Fink (2000) develops a partial equilibrium model of the decisionmaking process of an IPRs-owning TNC, which points toward a positive link between IPRs and TNC activity. Intuitively, as the southern country moves to a higher level of IPR protection, the TNC's output (supplied directly through home or foreign production or indirectly through a licensee) increases as it faces increasing net demand from the displacement of pirates. The market becomes more concentrated, leading to a higher price for the TNC's product and, therefore, also to an augmented value of the TNC's output.

This unambiguously positive relationship, however, is due to the specific assumptions of the model. Maskus and Penubarti (1993) develop a model of a dominant firm with a competitive fringe industry and demonstrate that a negative "market power effect" caused by stronger IPRs may offset the positive effect Page 78 caused by increased net demand.1 Depending on the extent of the price increase, the firm's output value may rise or fall.

Predictions regarding the effects of stronger IPRs become even more ambiguous if one considers individual modes of delivery (exports, FDI, and licensing) instead of total international transactions. As illustrated in Fink (2000), a TNC may choose to switch its preferred mode of serving the foreign market once the southern country strengthens its IPR regime. The nature of such a switch depends both on the initial level of protection and on the extent to which IPRs are strengthened.

In empirical investigations of the link between IPRs and international transactions, one faces the additional problem that available data on international trade flows typically do not distinguish between intermediate goods and goods for final sale.2 Hence, it may be that trade and FDI (or licensing) are complementary to each other, instead of the substitute relationship implicitly assumed above. If the degree of IPR protection affects the way TNCs vertically integrate their activities across countries, the relationship between a country's IPR regime and international transactions gains an additional level of complexity.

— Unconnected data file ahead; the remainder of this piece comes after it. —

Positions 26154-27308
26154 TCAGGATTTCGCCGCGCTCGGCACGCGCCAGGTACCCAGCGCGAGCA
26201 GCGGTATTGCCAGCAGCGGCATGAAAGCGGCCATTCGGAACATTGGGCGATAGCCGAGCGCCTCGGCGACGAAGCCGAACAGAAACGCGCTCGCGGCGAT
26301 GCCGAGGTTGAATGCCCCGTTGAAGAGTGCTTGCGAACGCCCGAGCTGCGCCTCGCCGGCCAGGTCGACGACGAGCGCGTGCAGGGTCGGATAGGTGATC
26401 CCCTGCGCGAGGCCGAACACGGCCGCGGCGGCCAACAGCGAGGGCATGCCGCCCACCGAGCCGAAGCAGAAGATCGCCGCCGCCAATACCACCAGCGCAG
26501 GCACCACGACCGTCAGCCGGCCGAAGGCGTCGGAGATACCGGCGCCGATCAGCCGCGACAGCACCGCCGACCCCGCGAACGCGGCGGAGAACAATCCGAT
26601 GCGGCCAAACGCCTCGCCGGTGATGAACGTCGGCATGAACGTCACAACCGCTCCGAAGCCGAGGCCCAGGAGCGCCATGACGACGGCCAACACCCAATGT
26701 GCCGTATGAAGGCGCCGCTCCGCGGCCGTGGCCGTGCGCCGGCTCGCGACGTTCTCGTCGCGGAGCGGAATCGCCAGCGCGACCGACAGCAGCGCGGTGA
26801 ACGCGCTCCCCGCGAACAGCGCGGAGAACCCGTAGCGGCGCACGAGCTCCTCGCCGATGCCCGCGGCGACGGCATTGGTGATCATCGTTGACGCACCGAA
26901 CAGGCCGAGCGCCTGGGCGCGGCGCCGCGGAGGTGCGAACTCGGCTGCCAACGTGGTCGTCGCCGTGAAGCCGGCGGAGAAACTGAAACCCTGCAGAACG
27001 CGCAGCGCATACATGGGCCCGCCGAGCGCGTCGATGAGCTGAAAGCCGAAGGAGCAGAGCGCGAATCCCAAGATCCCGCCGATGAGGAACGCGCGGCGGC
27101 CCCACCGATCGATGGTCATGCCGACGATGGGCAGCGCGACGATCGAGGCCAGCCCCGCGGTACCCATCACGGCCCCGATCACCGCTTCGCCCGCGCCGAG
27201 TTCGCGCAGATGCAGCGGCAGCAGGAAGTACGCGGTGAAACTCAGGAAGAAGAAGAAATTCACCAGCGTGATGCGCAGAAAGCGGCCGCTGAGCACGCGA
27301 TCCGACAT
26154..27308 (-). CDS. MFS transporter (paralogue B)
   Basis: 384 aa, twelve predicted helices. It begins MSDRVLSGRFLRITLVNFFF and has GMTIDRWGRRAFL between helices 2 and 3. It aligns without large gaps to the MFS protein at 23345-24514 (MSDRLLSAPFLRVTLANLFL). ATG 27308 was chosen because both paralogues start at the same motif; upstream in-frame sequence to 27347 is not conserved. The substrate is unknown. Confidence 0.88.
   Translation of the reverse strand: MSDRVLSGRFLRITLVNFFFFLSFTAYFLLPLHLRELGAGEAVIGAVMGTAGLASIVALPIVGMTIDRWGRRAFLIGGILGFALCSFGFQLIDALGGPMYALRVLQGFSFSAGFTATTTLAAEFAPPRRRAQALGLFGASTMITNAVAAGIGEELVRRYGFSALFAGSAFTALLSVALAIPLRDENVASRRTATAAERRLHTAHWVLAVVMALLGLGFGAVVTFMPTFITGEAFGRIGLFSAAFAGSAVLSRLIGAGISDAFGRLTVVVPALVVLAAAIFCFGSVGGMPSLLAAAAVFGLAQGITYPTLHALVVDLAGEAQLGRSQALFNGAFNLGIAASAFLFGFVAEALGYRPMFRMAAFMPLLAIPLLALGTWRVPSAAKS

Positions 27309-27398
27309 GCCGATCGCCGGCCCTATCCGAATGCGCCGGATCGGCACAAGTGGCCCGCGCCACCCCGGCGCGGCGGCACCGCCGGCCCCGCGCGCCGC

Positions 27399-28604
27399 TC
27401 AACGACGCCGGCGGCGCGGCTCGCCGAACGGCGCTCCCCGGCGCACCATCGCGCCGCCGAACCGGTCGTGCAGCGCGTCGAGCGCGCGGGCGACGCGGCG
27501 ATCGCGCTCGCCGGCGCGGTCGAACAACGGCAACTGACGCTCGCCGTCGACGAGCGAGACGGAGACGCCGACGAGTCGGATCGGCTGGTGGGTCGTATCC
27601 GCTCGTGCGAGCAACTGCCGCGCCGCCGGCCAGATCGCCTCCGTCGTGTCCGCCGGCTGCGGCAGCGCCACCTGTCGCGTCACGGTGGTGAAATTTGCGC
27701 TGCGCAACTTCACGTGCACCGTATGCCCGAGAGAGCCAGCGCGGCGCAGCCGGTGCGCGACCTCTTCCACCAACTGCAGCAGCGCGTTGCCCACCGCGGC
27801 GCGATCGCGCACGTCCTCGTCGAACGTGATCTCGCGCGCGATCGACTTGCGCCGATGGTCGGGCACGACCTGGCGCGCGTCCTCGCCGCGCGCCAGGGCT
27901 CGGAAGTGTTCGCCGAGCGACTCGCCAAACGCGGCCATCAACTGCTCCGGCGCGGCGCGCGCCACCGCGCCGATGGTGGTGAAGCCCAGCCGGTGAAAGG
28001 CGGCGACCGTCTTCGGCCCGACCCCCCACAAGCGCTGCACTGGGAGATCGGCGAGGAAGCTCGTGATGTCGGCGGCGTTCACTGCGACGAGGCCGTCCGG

Empirical evidence is available concerning the IPR-trade link. Maskus and Penubarti (1995) use an empirical specification of the Helpman-Krugman trade model of monopolistic competition to examine how a country's imports respond to the degree to which it protects intellectual property. The strength of countries' IPR regimes is represented by the patent index developed by Rapp and Rozek (1990). Maskus and Penubarti find that countries with stronger patent regimes import more than what is predicted by the Helpman-Krugman model, although this result does not hold when the estimation is confined to the most patent-sensitive industries. These results are largely confirmed by Fink and Primo Braga (chapter 2 in this book), who estimate the effects of IPRs in a gravity model of international trade using the patent index developed by Park and Ginarte (1997). Fink and Primo Braga find a significantly positive link between IPRs and total (nonfuel) trade-but, again, this link does not hold when the estimation is confined to high-technology trade.

Some empirical evidence is also available regarding the extent to which IPRs affect FDI and technology licensing. Support for a positive relationship is confirmed by survey evidence from industrial country TNCs. Mansfield (1994) collected data from patent attorneys and executives of major manufacturing firms in the United States. Most industries surveyed regard IPRs as a relevant variable in their foreign investment and technology transfer decisions. In line with existing empirical evidence, the importance of IPRs was found to be most pronounced in the chemical and pharmaceutical industries. Moreover, the survey findings indicate that IPRs are more relevant for knowledge-intensive parts of the production Page 79 process (such as R&D or technology-intensive product assembly), confirming the risk of technology leakage related to foreign production.3 Using Mansfield's survey findings as a base, Lee and Mansfield (1996) compiled an index of IPR protection for 16 developing countries and used this index to explain U.S. FDI flows in an ad hoc model of the determinants of TNCs' overseas investment decisions. Their estimation results indicate that countries whose IPR regime is perceived to be stronger generally attract significantly higher flows of FDI.4

The most comprehensive empirical investigation on the link between IPRs and international transactions to date is Ferrantino's (1993) study. This study recognizes that trade, FDI, and licensing are simultaneously determined. It explains U.S. arm's-length exports, intrafirm exports, and sales by U.S. overseas affiliates using a gravity model. The strength of IPR protection is approximated by several dummy variables on membership in international IPR conventions and on the term of patent protection. Ferrantino's results indicate a weak...